The generosity of madmen
--whether born or made so--
is like a pitcher overturned,
sweetness wasted in the sharing.
I'm not about to mistake straitjackets for haute couture;
I am as hard and closed as a policeman's nightstick.
Still, you can lay naked in the spring grass,
holding a hymnal and a caramel.
Pretend yourself a parrot, all colors.
I will still be the crow from whom the night borrows its darkness.
When you have gone, I will play ancient games
with dying cicadas.
The years will fold themselves into pastries
the crumbs of which I horde and never drop.
Go, parrot. And this time
do not leave open my coat of poems
with sleeves like shaded roads, and wool like forgotten noons.
But if you do, I will have been right in my manic certainty
that you would make me cry in the end.
Sherry: Oh my goodness! The "coat of poems"! "Wool like forgotten noons!" I don't know how you do it. I am just so very glad you do, and that we get to read you. Tell us, Poet, your thoughts on poetry.
Shay: Poetry to me means being fearlessly honest, including and especially about difficult subjects. It means passion and energy and brevity. By that last I mean saying what you have to say in a succinct and powerful way, not losing or diffusing your point with meandering fluff. (I re-read my first solo book and think, oy, where was an editor when I needed one?)
I get ideas from almost anything. It's like....I'll be watching a movie and something will send my imagination into a big long tangential invention of my own and by the time I blink and come back, I have to rewind because I daydreamed through the last 15 minutes of the movie. A word, an image, a song, anything can send me off to the races.
When I know I've gotten it just right--which isn't that often--it's a fantastic feeling. This will sound horribly immodest, but when that happens, I think, "Damn, I'm good!" It's a great feeling. And that confidence, that ego, are what make me feel like I can say something difficult well the next time. Fear paralyzes writers. I have become fearless in my old age. (I also realize that there are a thousand things I am NOT good at. But I am good at this one thing.)
Sherry: To your followers, it seems like you get it just right every time, and we are astonished by that fact. And so impressed!
What is your take on blogging? Has the online poetry world impacted your work?
Shay: Blogging has been wonderful for my love of poetry and for writing my own. Poets like Hedgewitch and Mama Zen push me and always have. I read something fantastic that they have written and I am 1) thrilled for them and 2) eager to try to match it. I'm not competitive with the writers I admire most. I love their successes as much as my own. I'm just saying they spur me to greater efforts. Also, blogging has made me friends who I never would have met otherwise. I don't think poetry blogging has the same energy as it once did, though. I am not as into it as I used to be, but I do keep my hand in.
Sherry: I don't think blogging has the energy it once did either - but we are ten years more tired too........I loved those heady days! I will always look back on those years with gratitude, when the world of online poetry opened its doors to me.
I like what you say about not feeling competitive with the poets whose work you admire most. I feel the same way (about your work, for example.) It would be like trying to compete with a star, rather than enjoying its beauty and perfection in the sky. I just glory in their (and your) talent.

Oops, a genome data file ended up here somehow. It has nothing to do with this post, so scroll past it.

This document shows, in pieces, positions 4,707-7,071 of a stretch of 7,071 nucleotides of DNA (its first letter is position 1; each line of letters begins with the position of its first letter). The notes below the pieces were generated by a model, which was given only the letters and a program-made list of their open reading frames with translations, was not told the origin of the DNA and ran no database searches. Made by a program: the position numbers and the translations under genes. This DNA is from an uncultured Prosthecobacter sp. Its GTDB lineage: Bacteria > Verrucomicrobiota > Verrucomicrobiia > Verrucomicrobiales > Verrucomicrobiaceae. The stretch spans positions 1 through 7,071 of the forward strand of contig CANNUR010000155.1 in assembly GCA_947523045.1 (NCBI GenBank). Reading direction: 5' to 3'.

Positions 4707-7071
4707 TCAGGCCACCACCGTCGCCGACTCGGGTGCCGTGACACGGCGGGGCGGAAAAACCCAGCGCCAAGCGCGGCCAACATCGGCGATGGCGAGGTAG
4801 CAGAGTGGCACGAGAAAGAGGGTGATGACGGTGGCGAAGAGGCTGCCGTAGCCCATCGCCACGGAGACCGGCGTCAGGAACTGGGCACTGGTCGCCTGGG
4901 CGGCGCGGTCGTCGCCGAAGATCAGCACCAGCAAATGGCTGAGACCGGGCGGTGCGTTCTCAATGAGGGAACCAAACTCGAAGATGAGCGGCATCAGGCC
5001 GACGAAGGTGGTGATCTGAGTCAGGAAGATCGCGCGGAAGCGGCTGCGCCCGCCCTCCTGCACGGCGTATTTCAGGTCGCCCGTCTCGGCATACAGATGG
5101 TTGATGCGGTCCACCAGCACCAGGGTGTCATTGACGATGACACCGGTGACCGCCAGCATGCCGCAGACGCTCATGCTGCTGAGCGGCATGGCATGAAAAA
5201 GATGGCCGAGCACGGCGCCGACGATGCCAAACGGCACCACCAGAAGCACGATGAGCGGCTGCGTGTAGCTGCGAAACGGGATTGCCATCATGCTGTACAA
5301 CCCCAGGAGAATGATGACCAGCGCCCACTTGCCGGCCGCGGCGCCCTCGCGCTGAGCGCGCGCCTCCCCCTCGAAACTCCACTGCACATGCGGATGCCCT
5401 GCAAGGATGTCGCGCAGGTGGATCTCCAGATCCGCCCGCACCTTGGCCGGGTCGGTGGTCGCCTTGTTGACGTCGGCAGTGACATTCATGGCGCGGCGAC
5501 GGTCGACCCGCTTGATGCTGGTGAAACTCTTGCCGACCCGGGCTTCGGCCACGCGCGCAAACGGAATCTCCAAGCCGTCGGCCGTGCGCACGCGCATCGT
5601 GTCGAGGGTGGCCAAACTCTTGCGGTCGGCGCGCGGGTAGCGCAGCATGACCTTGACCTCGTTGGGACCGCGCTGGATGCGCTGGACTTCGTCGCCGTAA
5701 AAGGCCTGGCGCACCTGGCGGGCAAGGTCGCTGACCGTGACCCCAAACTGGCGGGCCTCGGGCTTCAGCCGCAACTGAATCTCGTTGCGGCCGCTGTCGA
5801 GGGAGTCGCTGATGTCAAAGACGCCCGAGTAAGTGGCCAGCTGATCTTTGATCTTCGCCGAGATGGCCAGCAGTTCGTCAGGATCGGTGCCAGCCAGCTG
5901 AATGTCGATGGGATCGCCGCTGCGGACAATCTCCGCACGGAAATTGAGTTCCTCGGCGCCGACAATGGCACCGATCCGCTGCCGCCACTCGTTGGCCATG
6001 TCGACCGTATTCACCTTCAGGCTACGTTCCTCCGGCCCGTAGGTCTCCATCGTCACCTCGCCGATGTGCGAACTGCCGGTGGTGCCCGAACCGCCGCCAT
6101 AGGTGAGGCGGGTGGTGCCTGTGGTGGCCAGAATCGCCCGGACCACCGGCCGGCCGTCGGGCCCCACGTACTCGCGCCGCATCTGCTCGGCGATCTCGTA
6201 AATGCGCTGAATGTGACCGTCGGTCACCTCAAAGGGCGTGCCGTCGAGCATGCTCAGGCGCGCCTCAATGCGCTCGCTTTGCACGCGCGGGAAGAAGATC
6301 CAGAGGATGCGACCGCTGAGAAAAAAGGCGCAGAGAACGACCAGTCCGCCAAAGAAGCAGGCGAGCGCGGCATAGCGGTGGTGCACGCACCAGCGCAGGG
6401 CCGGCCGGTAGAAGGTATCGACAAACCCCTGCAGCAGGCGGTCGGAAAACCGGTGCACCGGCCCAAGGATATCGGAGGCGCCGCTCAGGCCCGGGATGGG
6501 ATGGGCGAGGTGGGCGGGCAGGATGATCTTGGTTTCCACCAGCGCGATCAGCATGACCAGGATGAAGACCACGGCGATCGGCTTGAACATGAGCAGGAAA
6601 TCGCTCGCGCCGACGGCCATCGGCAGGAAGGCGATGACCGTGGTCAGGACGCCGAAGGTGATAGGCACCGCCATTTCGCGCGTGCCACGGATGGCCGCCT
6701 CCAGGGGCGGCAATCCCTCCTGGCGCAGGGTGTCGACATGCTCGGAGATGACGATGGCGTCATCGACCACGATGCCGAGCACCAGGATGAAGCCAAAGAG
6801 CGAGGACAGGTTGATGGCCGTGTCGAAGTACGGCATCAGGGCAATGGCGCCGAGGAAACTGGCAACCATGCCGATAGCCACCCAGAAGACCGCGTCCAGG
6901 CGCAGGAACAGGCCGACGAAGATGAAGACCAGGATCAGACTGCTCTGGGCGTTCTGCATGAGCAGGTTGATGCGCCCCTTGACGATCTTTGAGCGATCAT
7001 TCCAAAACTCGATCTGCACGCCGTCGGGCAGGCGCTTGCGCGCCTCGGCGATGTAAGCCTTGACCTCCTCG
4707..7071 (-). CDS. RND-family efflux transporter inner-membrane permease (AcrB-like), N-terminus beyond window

Thank you for this chat, Shay. Online poetry, as you say, introduced me to friends all over the world I never would have met otherwise. My life has been so much richer for it.
Let's see what Mama Zen has to say, shall we?
Let's see what Mama Zen has to say, shall we?
Snoopy - who cracks me up!
The buck, throat cut,
bleeds out about six.
Half-hidden in nightfall,
I redden a stick
and dampen the doorway -
a Sunday school lesson
Sherry: Yes, may bad things pass over our homes and our lives, though it feels like the whole planet is in peril these days.
Would you share your thoughts about poetry with us? Your poem definitely shows the power words have to impact our minds and hearts.
Kelli: Have you ever heard of the Supreme Court obscenity test? In a ruling in the '60s, Judge Potter Stewart wasn't able to define obscenity, but claimed to know it when he saw it. That's kind of how I feel about poetry. I can't really tell you what it is, or what makes it what it is, but I know it when I see it and, more importantly, when I feel it.
Sherry: And the reader, too, knows it when she sees (and feels) it. As in your poem, shared here. Great explanation, Kelli.
Kelli: Without the online poetry world, I'm not sure that I would be writing poetry now. I had written poems and songs in my teens and twenties, but I had given it up to pursue other things. It was the wonderful poets that I met online who inspired and encouraged me to pick up the pen again.
At the moment, I'm taking a break from blogging. I'm homeschooling and doing some political activism, so I don't really have the time to interact the way I would want to if I were posting. I'm still writing, though, so I hope to be able to return soon. And, I miss you guys!
Sherry: Homeschooling and political activism are important, Kelli. We are glad you are still writing, and it is wonderful to know we can look forward to your return. Thank you for saying yes to this short visit. We are so happy to hear from you! We miss you!
Kelli: Thank you, Sherry. And thank you, everyone, for all of your kindnesses over the years.
We hope you enjoyed this exchange, friends. Next week, Marian Kent and Susie Clevenger will similarly share their thoughts on poetry and blogging. Be sure not to miss it!